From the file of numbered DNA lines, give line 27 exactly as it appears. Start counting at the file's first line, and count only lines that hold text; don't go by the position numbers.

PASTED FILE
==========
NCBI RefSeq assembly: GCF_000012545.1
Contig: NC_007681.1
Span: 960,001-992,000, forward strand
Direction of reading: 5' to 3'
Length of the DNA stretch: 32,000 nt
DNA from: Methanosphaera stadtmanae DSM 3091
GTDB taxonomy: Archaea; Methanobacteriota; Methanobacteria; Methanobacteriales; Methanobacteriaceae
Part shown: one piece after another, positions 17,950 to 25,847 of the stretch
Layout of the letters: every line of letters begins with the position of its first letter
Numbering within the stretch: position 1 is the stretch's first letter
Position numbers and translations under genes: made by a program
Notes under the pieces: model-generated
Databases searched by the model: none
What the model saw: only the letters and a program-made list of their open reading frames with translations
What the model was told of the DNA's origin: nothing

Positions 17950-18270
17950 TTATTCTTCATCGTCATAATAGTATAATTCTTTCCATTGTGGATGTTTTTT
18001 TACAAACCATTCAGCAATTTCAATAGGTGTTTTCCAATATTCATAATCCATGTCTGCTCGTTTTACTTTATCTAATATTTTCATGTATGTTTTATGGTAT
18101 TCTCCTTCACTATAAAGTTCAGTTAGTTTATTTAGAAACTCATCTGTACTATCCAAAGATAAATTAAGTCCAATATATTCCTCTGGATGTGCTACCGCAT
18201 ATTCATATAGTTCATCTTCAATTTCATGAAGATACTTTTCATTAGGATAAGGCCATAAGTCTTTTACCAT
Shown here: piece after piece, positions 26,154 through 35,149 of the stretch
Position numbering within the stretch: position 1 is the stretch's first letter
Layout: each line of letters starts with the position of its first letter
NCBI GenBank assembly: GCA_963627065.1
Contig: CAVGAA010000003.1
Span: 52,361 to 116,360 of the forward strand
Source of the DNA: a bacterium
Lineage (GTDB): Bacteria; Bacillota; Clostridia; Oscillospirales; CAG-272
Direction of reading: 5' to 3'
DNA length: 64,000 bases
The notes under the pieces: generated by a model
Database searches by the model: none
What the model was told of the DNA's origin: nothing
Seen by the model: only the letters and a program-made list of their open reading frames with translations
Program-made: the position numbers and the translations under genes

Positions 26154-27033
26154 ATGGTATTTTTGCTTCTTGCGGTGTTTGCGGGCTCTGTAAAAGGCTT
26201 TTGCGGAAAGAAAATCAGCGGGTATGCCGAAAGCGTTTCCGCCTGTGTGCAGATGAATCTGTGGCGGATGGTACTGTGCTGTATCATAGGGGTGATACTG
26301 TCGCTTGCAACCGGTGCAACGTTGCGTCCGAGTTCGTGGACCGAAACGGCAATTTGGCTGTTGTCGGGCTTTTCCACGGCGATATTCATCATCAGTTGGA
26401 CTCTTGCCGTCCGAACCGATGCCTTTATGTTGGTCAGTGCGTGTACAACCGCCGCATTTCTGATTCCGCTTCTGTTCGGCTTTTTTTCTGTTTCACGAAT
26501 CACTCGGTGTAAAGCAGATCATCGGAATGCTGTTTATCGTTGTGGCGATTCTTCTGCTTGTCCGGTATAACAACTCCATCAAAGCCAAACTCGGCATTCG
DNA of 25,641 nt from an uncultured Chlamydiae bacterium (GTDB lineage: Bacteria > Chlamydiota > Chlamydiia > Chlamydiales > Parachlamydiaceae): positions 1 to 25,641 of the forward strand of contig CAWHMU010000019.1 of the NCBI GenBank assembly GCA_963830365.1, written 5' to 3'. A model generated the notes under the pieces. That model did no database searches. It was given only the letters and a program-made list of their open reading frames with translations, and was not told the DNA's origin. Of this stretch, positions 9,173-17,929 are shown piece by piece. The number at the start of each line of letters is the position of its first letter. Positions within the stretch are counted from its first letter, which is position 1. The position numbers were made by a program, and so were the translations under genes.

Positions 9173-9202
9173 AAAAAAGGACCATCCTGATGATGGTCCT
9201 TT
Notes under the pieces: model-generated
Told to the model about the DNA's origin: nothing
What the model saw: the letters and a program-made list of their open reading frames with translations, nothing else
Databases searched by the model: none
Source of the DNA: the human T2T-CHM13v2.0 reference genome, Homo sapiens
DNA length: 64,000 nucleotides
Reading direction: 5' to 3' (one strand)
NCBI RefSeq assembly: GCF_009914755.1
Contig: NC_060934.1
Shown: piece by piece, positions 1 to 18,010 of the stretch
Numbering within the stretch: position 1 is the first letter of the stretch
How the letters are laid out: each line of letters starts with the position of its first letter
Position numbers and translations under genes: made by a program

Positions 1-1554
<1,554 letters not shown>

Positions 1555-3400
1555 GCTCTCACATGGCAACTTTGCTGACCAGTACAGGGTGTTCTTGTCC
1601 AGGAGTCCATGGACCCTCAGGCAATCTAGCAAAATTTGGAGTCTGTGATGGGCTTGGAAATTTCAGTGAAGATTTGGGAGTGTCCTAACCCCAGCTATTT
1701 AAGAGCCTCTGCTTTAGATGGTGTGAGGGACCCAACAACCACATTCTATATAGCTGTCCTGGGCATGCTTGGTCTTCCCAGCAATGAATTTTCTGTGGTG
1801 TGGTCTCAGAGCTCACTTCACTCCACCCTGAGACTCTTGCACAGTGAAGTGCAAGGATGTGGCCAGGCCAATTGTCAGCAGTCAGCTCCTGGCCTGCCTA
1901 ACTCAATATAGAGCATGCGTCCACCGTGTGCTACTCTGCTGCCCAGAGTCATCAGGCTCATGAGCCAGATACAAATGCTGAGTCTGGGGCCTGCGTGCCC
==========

Source of the DNA: a bacterium